Union-bashing Ramaswamy expresses 'empathy' for striking UAW workers during Michigan visit

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MACKINAC ISLAND — Straight-talking Republican presidential candidate Vivek Ramaswamy, who has bashed unions and called for a cutoff of federal funds to violent cities, delivered a softer message Friday when asked about the UAW and Detroit after addressing a Republican conference on Mackinac Island.

Ramaswamy, the Ohio entrepreneur and former biotech executive who has seen a rise in GOP opinion polls while remaining far behind former President Donald Trump in the 2024 presidential sweepstakes, is the only candidate for the White House scheduled to speak at the Mackinac Republican Leadership Conference that began Friday. That's a contrast from past conferences, which have featured many GOP contenders.

Republican presidential candidate Vivek Ramaswamy holds his 3-year-old son Karthik on Main Street on Mackinac Island Friday after delivering a speech to the Mackinac Republican Leadership Conference at the Grand Hotel.
Republican presidential candidate Vivek Ramaswamy holds his 3-year-old son Karthik on Main Street on Mackinac Island Friday after delivering a speech to the Mackinac Republican Leadership Conference at the Grand Hotel.

Ramaswamy has bashed teachers unions, called for the "elimination" of federal employee unions and says on his campaign website he wants to repeal a 1962 presidential executive order that granted federal employees the right to collective bargaining.

But he said in a Friday interview with the Free Press he has sympathy for the United Auto Workers, which on Friday expanded its strike to 38 General Motors and Stellantis sites while continuing to picket three plants nationally, including the Ford Michigan Assembly Plant in Wayne.

“I really empathize with the position they’re in," Ramaswamy said. "Wages that have stayed flat, spiking inflation, interest rates going up. That lands at the feet of the failed administration of President (Joe) Biden.”

Asked whether he supports a 32-hour workweek, which is one of the UAW demands, Ramaswamy said: “I don’t think that’s the right way for America to go," but he believes that contract request "is coming from a place of frustration.”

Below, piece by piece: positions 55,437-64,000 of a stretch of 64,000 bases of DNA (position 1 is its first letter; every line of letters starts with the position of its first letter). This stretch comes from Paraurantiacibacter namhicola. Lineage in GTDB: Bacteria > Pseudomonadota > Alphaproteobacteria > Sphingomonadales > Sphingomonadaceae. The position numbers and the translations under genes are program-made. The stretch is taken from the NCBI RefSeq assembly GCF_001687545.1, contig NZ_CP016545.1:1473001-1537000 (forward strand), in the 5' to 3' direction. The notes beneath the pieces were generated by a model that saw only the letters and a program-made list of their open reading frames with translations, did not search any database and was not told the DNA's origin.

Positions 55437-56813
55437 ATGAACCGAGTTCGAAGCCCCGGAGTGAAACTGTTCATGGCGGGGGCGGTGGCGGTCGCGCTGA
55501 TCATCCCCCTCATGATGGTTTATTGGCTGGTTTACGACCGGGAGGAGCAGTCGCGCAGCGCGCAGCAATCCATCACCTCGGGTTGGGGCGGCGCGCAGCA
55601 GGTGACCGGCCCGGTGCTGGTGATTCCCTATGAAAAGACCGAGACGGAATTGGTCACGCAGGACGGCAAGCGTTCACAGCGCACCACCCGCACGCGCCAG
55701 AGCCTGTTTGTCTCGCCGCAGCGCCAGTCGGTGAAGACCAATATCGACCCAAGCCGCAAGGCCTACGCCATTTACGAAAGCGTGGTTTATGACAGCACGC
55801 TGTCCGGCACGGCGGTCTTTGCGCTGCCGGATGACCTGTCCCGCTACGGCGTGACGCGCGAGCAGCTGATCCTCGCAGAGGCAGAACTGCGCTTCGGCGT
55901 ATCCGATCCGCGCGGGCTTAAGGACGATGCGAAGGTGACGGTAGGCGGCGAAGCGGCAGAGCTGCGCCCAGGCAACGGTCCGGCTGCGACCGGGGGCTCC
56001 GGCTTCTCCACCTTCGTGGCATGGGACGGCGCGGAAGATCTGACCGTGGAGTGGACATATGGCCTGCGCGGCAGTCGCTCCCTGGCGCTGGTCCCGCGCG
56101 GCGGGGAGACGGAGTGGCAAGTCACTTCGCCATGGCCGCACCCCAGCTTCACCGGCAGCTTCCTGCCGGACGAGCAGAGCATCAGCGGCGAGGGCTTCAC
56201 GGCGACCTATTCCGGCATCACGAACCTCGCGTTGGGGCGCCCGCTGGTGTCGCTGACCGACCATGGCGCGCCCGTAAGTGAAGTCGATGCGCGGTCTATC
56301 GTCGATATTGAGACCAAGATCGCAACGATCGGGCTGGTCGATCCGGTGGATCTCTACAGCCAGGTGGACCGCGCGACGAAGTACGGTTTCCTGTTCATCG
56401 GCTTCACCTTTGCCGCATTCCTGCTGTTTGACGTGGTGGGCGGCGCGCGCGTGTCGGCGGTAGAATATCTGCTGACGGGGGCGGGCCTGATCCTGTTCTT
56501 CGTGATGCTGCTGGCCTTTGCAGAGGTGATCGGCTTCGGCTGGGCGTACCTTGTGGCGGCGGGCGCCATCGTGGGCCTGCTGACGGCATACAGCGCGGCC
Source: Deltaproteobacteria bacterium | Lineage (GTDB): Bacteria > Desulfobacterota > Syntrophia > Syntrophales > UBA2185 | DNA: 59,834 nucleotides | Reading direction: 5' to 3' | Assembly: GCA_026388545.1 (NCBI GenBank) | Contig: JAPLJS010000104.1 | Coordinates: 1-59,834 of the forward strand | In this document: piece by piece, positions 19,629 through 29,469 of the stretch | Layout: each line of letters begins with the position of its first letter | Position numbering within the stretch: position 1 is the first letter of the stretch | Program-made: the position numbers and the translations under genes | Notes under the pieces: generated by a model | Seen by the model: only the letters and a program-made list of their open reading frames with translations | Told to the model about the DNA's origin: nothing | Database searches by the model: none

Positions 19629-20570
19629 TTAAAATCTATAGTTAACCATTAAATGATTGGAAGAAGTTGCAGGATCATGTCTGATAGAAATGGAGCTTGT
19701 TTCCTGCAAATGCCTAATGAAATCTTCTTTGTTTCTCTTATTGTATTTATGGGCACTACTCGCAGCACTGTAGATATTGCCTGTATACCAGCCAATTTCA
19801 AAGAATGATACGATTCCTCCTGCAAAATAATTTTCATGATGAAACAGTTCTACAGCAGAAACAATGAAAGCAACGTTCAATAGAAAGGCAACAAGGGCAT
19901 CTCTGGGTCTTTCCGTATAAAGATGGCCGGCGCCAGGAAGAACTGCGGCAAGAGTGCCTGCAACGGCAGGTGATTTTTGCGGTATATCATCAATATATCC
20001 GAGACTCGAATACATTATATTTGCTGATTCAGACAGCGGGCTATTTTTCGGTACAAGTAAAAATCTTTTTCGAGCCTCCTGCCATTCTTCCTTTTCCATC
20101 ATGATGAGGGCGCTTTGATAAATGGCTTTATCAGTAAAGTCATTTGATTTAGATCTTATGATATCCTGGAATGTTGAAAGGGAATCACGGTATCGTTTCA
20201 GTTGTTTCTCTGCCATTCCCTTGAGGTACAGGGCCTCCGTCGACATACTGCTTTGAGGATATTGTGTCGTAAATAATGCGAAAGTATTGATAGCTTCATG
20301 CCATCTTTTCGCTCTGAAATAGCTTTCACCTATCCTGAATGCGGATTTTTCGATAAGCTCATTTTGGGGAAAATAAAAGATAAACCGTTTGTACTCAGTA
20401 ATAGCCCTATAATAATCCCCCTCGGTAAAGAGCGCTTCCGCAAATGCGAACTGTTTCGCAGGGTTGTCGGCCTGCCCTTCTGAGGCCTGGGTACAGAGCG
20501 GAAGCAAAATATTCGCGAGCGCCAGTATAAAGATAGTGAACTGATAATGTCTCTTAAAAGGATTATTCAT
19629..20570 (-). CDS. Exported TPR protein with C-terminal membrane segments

Biden announced Friday he will visit Michigan on Tuesday to show support for striking autoworkers by joining them on the picket line. Trump is scheduled to visit Detroit on Wednesday in what is also expected to be a show of support for autoworkers.

Ramaswamy said he sees Biden's planned Tuesday visit as an effort to deflect from his own failures. Asked what, if any, action he would take in connection with the strike if he was president, Ramaswamy deflected, saying the situation would not have arisen if he were in the White House.

Ramaswamy has said previously he opposes public sector unions but supports some unions representing workers employed by private companies.

Another policy position set out on Ramaswamy's campaign website is to "withhold federal funding for cities that refuse to protect Americans from violent crime."

Detroit is frequently listed among the nation's most violent cities, based largely on FBI crime statistics, though city officials are reporting a decline this year.

Ramaswamy deflected again Friday when asked whether he would cut off federal funding to Detroit.

More: Mackinac Republican Leadership Conference reflects vastly changed Michigan GOP

"I am not saying for any particular city," he said. In general, “any city that refuses to enforce basic laws that protect their citizens should not be subsidized by the federal government.” By cutting off funding, "those cities are going to get their act together," and it's known that the way to reduce violent crime is with more police on the streets, he said.

But in his Friday speech to the conference, Ramaswamy, who has called for a 74% reduction in the federal government workforce, repeated his pledge to "get rid of" the FBI, along with other federal agencies that include the IRS and the Centers for Disease Control and Prevention.

The FBI has partnered with the city on addressing violent crime, and, most recently, is part of a "One Detroit" initiative announced in April to combat and prevent violent crime in Detroit. The FBI is also a partner in Project Safe Neighborhoods, a plan announced in 2022 to curb gun violence in some of the city's most crime-ridden areas during the summer months.

The polling aggregator FiveThirtyEight currently places Ramaswamy third in the Republican presidential race, with 8% support among likely GOP primary voters, behind Trump with 55% and Florida Gov. Ron DeSantis, with 14% support.

The Mackinac conference is held every other year. This weekend's version, which ends Sunday, has been slimmed down amid party rancor and reduced support from major donors.

Contact Paul Egan: 517-372-8660 or pegan@freepress.com. Follow him on X, formerly known as Twitter, @paulegan4.

This article originally appeared on Detroit Free Press: Union-bashing Vivek Ramaswamy says he empathizes with striking UAW